The sales process can be complicated. Yet, I’m always amazed by how many business owners screw up the simple things – like following up on sales leads. Many leads are thrown to the wayside by business owners who think that a prospect, who isn’t ready to commit immediately, is no longer worth pursuing.
Yes, a percentage of your leads will be ready to shake hands and pull out their checkbook immediately. And a percentage of them will come to the conclusion that your products or services are not a good fit. But there is a third, sizable group: prospects who aren’t ready to commit immediately, but are ripe to be persuaded down the road.
If you don’t pursue that third group, you’re not going to win their business. But as you know, life as a small business owner is hectic. There’s barely enough time in the day for you to accomplish all of the tasks that must get done, let alone pursue leads that won’t convert for months or even years.
So what’s the answer? You need a follow-up system. Here are three ideas to help you get started:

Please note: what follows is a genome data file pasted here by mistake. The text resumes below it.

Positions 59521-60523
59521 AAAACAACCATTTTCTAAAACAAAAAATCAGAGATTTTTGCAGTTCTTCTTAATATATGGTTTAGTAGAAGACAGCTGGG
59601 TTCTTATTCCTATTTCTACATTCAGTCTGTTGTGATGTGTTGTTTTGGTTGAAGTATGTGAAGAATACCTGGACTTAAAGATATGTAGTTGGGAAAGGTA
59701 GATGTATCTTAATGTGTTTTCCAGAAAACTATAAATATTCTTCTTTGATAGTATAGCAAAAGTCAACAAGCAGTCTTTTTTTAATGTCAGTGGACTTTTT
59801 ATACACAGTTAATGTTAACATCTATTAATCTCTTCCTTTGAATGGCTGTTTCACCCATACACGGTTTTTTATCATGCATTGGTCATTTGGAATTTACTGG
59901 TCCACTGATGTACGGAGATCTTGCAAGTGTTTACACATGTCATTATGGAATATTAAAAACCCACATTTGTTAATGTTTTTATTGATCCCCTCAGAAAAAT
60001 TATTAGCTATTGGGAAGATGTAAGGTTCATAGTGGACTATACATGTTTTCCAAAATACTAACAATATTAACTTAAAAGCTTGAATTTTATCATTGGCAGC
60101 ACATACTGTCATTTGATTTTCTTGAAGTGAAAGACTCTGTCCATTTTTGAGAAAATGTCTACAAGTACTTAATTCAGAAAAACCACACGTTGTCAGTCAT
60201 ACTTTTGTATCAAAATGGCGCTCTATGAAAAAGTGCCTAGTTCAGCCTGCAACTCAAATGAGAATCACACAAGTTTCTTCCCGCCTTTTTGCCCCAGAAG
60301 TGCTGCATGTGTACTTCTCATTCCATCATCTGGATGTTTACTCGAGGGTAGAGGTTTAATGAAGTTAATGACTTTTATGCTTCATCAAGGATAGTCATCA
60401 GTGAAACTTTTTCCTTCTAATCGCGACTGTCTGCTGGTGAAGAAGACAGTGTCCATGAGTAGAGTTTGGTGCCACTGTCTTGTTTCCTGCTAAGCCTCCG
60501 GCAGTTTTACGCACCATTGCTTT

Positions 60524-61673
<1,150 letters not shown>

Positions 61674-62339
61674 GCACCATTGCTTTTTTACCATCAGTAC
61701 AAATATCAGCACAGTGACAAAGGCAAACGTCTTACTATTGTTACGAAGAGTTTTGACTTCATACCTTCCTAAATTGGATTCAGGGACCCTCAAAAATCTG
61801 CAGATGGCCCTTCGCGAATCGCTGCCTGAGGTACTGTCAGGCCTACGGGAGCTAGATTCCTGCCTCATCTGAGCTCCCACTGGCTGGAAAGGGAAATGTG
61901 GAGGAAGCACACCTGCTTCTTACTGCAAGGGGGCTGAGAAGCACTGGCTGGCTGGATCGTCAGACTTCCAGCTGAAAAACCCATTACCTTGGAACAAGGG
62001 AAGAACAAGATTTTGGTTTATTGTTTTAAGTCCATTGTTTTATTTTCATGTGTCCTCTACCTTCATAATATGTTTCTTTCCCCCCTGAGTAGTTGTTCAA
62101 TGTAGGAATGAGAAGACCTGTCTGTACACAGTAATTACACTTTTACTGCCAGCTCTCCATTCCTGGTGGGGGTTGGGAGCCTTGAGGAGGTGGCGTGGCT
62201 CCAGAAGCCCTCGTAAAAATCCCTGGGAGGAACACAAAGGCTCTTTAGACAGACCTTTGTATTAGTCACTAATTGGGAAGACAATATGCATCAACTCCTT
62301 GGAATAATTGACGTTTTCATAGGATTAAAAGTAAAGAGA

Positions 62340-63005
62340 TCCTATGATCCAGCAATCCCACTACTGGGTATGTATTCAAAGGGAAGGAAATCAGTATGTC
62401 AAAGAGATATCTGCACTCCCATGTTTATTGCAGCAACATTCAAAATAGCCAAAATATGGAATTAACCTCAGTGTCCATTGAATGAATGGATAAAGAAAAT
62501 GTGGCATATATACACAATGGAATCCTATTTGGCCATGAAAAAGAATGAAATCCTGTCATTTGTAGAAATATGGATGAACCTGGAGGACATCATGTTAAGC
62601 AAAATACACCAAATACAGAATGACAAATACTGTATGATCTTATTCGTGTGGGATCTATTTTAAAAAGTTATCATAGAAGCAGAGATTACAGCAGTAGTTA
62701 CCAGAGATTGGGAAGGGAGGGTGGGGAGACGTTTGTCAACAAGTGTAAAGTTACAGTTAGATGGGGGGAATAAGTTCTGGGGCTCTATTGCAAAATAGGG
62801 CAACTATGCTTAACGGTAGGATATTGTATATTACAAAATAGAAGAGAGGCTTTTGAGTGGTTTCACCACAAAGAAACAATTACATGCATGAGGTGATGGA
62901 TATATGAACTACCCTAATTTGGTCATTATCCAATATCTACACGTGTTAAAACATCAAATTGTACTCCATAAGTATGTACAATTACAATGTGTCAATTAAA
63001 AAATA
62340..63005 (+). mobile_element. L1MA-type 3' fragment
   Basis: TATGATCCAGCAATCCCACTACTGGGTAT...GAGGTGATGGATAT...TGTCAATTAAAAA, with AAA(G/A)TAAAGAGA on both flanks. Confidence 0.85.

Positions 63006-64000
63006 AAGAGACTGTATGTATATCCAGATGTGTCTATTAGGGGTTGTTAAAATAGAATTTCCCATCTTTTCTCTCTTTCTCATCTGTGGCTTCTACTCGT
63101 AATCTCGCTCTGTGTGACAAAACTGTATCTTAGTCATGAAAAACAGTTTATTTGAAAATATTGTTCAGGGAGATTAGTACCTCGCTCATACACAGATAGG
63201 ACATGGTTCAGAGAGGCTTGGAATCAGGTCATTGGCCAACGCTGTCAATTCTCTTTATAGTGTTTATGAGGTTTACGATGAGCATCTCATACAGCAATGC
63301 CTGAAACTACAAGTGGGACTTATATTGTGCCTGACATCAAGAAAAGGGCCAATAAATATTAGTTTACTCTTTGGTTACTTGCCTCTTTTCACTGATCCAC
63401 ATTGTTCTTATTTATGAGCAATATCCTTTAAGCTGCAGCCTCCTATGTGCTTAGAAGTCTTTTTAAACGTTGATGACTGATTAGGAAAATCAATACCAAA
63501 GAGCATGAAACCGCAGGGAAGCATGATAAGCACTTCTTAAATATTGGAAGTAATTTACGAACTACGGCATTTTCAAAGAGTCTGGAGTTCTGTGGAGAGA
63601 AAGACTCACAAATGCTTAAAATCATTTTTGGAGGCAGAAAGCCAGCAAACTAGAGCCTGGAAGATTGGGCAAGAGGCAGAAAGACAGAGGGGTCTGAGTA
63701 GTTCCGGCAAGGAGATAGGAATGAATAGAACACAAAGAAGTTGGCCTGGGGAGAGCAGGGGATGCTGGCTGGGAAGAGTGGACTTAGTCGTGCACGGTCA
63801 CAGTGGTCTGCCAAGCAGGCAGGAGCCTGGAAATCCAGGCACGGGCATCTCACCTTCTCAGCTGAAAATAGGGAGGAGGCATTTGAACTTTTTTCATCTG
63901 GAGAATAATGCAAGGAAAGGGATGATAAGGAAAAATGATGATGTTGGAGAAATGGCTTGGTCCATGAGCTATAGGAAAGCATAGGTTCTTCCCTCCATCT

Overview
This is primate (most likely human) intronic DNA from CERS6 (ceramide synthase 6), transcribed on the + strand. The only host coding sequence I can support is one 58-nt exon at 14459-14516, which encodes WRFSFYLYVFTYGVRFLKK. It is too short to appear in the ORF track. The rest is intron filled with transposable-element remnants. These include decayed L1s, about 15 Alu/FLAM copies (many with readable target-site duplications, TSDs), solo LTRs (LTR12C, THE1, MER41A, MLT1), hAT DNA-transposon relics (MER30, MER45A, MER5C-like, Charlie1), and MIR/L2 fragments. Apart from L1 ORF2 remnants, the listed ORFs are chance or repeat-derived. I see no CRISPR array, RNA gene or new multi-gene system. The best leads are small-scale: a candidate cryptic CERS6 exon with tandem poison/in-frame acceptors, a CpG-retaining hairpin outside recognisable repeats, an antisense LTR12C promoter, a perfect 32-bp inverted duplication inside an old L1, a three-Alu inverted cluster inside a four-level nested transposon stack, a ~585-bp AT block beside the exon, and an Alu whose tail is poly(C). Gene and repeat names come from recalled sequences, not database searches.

First, enter every single lead into a database. It can be as simple as an Excel spreadsheet, but if you don’t have a means of tracking and organizing your leads, you are taking money out of your pocket for no good reason. In addition to the name and contact information for each lead, identify the means by which the lead was generated, the results of your conversations, any specific concerns the prospect had, etc. You’ll utilize this information as you follow-up in the future. Don’t skip this step!
Consider launching an email marketing campaign or newsletter. In order to keep your business on the minds of your leads, it’s important to contact them regularly. A regular e-newsletter is a great way to accomplish this. Bear in mind that these campaigns can’t just be a sales pitch, you need to provide value in order to keep your prospects interested.
In addition to mass mailings and newsletters, schedule “personal” follow-ups at strategic intervals. Use your database to schedule future follow-up efforts for each lead. Whether it’s a phone call, a face-to-face meeting, or even an email, make a point to reach out to each lead and ask them if there is anything else you can do for them. A good timeframe for this can be every 3-4 months (will vary by type of business.)
The idea is to create a system that ensures regular, automated contact in order to maintain top-of-mind awareness and to combine those efforts with occasional personal follow-ups. This approach will allow you to eventually convert a significant percentage of leads that would otherwise have been ignored. And that’s good news for every business!
Do you have a system that ensures all of your leads are followed up on? How does it work? Leave a comment and share your experience!